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Thursday, October 26, 2023

The Neuroscience of Trust

Paul J. Zak
Harvard Business Review
Originally posted January-February 2017

Here is an excerpt:

The Return on Trust

After identifying and measuring the managerial behaviors that sustain trust in organizations, my team and I tested the impact of trust on business performance. We did this in several ways. First, we gathered evidence from a dozen companies that have launched policy changes to raise trust (most were motivated by a slump in their profits or market share). Second, we conducted the field experiments mentioned earlier: In two businesses where trust varies by department, my team gave groups of employees specific tasks, gauged their productivity and innovation in those tasks, and gathered very detailed data—including direct measures of brain activity—showing that trust improves performance. And third, with the help of an independent survey firm, we collected data in February 2016 from a nationally representative sample of 1,095 working adults in the U.S. The findings from all three sources were similar, but I will focus on what we learned from the national data since itʼs generalizable.

By surveying the employees about the extent to which firms practiced the eight behaviors, we were able to calculate the level of trust for each organization. (To avoid priming respondents, we never used the word “trust” in surveys.) The U.S. average for organizational trust was 70% (out of a possible 100%). Fully 47% of respondents worked in organizations where trust was below the average, with one firm scoring an abysmally low 15%. Overall, companies scored lowest on recognizing excellence and sharing information (67% and 68%, respectively). So the data suggests that the average U.S. company could enhance trust by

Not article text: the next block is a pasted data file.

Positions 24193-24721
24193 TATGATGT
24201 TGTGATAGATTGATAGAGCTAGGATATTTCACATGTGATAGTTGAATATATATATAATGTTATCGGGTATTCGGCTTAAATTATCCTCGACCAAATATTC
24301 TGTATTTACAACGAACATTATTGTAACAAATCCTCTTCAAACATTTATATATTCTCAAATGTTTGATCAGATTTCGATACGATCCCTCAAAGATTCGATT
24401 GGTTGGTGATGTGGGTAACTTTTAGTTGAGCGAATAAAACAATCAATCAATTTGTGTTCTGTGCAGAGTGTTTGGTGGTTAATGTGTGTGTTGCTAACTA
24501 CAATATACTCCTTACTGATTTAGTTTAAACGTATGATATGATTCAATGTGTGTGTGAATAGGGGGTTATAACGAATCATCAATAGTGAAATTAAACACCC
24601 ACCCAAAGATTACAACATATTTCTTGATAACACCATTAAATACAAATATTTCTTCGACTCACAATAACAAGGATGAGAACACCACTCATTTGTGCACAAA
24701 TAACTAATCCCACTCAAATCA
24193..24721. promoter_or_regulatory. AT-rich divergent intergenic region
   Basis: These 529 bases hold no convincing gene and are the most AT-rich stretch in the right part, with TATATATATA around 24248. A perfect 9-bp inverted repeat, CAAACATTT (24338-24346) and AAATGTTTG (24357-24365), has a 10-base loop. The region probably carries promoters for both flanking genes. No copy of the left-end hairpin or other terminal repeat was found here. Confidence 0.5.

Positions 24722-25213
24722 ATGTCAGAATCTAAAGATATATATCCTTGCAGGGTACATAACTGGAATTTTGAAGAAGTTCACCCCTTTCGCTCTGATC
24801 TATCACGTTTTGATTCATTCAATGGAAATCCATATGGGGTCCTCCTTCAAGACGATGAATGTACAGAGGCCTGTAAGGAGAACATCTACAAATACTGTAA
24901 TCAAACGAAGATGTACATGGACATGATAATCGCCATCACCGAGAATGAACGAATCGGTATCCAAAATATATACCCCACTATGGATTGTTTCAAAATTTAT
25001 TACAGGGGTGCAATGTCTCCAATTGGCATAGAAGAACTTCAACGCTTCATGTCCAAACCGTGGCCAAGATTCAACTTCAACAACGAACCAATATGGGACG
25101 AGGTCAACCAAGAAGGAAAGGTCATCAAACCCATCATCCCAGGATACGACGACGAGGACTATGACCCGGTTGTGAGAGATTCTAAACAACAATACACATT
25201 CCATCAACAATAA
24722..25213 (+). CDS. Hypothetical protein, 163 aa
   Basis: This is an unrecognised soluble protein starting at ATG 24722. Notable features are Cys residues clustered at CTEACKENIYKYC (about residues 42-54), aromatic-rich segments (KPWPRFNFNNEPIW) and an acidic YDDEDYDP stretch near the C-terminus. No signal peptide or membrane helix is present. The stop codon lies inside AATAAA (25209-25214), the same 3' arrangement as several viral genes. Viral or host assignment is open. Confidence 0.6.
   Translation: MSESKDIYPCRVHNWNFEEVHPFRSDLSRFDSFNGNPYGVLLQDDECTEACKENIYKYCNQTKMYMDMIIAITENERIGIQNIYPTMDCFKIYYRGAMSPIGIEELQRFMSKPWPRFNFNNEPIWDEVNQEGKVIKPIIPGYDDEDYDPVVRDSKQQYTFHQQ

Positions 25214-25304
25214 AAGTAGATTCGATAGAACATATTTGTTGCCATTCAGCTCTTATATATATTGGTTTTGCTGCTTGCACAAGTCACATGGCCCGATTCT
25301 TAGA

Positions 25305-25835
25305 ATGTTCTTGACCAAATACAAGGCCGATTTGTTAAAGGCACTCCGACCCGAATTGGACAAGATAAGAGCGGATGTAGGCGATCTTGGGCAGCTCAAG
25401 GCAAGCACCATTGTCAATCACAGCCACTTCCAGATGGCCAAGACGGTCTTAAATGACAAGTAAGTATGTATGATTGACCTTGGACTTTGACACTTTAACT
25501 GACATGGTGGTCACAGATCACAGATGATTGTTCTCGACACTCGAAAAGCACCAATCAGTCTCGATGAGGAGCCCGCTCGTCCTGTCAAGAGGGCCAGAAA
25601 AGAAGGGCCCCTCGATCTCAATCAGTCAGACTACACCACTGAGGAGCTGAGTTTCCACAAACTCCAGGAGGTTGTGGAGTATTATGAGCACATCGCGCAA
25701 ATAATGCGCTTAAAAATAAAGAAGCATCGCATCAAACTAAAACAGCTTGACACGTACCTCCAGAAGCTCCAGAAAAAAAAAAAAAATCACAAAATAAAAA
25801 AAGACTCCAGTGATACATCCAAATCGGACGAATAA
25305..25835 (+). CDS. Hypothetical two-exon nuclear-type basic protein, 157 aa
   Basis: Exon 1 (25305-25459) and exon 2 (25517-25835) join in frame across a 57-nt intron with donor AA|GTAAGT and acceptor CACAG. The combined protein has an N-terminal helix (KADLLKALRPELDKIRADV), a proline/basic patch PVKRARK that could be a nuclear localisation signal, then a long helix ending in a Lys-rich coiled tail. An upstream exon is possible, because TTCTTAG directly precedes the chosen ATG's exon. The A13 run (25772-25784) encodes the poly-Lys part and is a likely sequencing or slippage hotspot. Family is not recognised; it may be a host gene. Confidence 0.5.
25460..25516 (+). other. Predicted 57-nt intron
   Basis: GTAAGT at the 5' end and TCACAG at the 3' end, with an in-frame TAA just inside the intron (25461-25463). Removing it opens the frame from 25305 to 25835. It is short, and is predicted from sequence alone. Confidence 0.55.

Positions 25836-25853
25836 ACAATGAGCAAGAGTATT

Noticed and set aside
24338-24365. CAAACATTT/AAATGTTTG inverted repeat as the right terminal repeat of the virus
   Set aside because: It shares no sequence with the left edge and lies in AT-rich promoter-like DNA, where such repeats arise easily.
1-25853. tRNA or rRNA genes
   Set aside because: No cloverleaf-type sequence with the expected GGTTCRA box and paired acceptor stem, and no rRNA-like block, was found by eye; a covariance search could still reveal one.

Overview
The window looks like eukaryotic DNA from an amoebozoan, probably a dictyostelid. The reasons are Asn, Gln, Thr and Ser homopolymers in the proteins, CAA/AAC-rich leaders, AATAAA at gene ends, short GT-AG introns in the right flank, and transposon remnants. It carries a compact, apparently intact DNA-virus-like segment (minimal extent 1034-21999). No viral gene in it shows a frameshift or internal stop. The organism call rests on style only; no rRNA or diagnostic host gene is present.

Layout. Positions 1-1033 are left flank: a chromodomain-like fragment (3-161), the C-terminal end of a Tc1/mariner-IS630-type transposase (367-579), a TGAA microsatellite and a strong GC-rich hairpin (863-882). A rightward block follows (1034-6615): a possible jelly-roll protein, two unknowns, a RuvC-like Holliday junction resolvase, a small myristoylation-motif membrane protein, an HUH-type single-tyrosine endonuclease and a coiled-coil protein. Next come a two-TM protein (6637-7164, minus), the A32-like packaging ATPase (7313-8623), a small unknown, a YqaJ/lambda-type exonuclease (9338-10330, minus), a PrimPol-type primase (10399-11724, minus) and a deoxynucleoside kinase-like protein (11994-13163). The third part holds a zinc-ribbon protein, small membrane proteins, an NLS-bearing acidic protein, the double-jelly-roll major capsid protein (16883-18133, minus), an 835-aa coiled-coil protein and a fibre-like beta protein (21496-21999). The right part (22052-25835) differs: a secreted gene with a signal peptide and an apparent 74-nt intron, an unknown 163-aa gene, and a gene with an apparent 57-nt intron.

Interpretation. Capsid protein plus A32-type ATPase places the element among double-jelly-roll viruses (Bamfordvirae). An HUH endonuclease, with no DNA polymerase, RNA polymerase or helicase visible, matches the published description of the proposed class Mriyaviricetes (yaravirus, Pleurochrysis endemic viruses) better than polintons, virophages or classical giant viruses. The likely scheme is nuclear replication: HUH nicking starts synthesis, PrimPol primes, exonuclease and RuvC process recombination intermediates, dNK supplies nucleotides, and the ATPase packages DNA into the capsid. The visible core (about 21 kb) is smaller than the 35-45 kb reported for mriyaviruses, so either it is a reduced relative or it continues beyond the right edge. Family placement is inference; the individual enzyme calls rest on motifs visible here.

improving in these two areas—even if it didnʼt improve in the other six.

The effect of trust on self-reported work performance was powerful.  Respondents whose companies were in the top quartile indicated they had 106% more energy and were 76% more engaged at work than respondents whose firms were in the bottom quartile. They also reported being 50% more productive
—which is consistent with our objective measures of productivity from studies we have done with employees at work. Trust had a major impact on employee loyalty as well: Compared with employees at low-trust companies, 50% more of those working at high-trust organizations planned to stay with their employer over the next year, and 88% more said they would recommend their company to family and friends as a place to work.

Here is a summary of the key points from the article:
  • Trust is crucial for social interactions and has implications for economic, political, and healthcare outcomes. There are two main types of trust - emotional trust and cognitive trust.
  • Emotional trust develops early in life through attachments and is more implicit, while cognitive trust relies on reasoning and develops later. Both rely on brain regions involved in reward, emotion regulation, understanding others' mental states, and decision making.
  • Oxytocin and vasopressin play key roles in emotional trust by facilitating social bonding and attachment. Disruptions to these systems are linked to social disorders like autism.
  • The prefrontal cortex, amygdala, and striatum are involved in cognitive trust judgments and updating trustworthiness based on new evidence. Damage to prefrontal regions impairs updating of trustworthiness.
  • Trust engages the brain's reward circuitry. Betrayals of trust activate pain and emotion regulation circuits. Trustworthiness cues engage the mentalizing network for inferring others' intentions.
  • Neuroimaging studies show trust engage brain regions involved in reward, emotion regulation, understanding mental states, and decision making. Oxytocin administration increases trusting behavior.
  • Understanding the neuroscience of trust can inform efforts to build trust in healthcare, economic, political, and other social domains. More research is needed on how trust develops over the lifespan.